If I barely bumped into someone at a stop sign and slightly dented her bike rack, is my insurance responsible?

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If I barely bumped into someone at a stop sign and slightly dented her bike rack, is my insurance responsible?

SI was at a stop sign the other day and lifted my foot off the brake too soon,

causing me to bump into the car in front of me. She had a bike rack on the back

of her car and it’s slightly dented. Enough where it’s still usable, but she’s

claiming she doesn’t feel comfortable using it. There weren’t any bikes on the

rack. We didn’t exchange insurance info but she got my license plate number and we exchanged personal information. The bike rack is around $360 and she

wants to go to my insurance over it now. With no police report, will I or my

insurance be responsible for paying for it since it’s not completely damaged?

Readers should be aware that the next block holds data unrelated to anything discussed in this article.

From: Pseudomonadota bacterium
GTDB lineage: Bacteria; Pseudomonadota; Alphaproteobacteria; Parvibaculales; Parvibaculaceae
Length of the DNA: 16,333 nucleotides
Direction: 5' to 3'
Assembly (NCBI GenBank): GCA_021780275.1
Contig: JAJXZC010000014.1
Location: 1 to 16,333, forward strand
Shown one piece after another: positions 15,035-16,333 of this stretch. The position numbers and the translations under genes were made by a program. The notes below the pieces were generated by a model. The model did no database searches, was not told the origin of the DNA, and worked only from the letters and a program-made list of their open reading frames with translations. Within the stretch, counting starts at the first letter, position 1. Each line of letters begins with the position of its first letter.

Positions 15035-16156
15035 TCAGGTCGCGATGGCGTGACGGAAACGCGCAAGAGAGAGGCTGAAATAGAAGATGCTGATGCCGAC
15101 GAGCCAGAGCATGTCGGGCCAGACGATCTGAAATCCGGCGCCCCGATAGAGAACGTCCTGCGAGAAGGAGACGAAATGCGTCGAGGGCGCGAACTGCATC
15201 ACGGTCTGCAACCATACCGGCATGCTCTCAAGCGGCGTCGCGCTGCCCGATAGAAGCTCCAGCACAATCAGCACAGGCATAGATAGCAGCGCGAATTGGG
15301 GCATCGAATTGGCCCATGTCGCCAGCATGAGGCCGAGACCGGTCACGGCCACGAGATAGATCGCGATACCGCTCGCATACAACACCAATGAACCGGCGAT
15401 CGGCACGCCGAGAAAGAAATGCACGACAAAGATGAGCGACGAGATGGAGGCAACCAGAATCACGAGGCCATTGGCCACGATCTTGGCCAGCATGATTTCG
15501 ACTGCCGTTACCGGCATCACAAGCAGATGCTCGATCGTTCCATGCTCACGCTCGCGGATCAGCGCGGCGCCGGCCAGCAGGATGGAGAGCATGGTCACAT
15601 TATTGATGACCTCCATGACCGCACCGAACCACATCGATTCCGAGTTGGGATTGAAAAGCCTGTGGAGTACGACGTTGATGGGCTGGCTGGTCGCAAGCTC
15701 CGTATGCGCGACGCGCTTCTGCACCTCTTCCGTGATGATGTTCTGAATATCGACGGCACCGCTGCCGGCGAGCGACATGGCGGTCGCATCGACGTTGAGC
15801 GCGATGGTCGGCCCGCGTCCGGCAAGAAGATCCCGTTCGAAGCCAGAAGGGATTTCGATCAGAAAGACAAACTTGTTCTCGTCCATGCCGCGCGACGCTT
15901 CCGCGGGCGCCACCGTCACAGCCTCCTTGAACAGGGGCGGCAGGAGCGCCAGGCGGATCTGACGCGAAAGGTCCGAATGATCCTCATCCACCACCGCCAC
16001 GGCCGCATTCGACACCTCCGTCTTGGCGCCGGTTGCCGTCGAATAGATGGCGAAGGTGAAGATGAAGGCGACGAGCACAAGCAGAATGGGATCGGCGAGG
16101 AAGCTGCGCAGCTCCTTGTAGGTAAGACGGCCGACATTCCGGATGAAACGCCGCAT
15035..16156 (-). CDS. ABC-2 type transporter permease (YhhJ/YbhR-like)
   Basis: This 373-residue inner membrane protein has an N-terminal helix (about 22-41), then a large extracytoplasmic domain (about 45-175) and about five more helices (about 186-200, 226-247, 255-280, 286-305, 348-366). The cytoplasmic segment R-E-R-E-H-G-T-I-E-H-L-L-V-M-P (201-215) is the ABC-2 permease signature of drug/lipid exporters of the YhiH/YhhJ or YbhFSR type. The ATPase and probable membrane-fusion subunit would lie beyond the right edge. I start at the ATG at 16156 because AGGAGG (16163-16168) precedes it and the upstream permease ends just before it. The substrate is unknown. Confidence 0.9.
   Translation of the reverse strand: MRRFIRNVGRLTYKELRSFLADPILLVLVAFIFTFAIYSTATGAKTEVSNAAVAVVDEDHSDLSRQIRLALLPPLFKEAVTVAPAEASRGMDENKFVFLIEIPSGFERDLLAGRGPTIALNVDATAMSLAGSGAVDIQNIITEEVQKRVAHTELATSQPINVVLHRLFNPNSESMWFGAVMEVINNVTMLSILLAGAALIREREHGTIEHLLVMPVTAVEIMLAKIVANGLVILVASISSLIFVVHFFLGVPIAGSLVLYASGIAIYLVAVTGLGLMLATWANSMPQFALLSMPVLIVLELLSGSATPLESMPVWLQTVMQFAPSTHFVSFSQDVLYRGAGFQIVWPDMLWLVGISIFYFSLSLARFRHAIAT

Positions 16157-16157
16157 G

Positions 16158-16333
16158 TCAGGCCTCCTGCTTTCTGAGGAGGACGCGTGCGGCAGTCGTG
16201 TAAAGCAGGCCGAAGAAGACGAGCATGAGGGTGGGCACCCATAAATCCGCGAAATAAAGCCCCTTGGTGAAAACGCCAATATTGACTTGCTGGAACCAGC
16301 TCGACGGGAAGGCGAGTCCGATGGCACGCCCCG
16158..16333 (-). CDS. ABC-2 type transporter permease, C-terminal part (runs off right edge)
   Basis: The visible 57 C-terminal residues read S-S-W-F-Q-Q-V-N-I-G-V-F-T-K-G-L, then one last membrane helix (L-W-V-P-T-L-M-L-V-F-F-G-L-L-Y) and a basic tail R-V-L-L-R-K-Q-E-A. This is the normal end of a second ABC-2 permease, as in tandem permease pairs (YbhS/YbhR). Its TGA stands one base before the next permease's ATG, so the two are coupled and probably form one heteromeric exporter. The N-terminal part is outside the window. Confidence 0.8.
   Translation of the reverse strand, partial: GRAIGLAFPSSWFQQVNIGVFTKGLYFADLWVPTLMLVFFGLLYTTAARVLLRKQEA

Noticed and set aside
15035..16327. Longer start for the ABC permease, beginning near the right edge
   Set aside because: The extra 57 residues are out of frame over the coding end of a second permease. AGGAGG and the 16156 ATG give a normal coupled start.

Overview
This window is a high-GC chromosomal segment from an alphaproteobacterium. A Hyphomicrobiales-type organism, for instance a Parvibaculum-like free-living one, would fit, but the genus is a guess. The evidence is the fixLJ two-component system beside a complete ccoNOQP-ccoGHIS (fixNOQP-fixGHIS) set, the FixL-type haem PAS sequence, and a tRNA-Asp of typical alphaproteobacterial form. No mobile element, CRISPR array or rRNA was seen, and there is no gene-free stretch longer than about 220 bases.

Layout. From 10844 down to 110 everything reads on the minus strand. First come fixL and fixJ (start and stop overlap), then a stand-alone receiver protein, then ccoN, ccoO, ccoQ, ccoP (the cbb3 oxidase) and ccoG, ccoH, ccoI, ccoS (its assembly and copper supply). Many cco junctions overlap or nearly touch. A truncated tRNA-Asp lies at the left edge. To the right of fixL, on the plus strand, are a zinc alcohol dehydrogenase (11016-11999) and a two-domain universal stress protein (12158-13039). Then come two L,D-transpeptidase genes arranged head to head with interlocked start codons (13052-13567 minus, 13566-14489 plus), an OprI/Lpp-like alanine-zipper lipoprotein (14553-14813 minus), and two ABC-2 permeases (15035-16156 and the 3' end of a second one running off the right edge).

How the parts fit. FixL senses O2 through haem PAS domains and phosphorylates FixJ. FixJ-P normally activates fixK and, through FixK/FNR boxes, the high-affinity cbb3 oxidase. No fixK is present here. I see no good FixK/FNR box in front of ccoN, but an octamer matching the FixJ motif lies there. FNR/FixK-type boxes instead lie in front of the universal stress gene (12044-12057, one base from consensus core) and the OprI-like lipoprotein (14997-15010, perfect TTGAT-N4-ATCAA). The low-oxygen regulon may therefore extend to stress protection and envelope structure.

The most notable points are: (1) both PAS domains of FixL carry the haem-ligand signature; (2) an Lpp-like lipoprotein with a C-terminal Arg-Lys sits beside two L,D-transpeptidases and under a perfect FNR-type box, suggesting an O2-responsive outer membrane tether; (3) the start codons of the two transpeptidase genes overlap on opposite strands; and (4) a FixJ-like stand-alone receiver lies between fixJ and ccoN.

Asked on September 8, 2016 under Accident Law, Massachusetts


S.L,. Member, California Bar / FreeAdvice Contributing Attorney

Answered 7 years ago | Contributor

You are liable for the accident whether or not there was a police report.
It would be advisable to refer the matter to your auto insurance carrier which will have a claims adjuster examine the bike rack  and settle the case with the other party.  The fact that the bike rack was damaged results in liability regardless of the amount of damage.

IMPORTANT NOTICE: The Answer(s) provided above are for general information only. The attorney providing the answer was not serving as the attorney for the person submitting the question or in any attorney-client relationship with such person. Laws may vary from state to state, and sometimes change. Tiny variations in the facts, or a fact not set forth in a question, often can change a legal outcome or an attorney's conclusion. Although AttorneyPages.com has verified the attorney was admitted to practice law in at least one jurisdiction, he or she may not be authorized to practice law in the jurisdiction referred to in the question, nor is he or she necessarily experienced in the area of the law involved. Unlike the information in the Answer(s) above, upon which you should NOT rely, for personal advice you can rely upon we suggest you retain an attorney to represent you.

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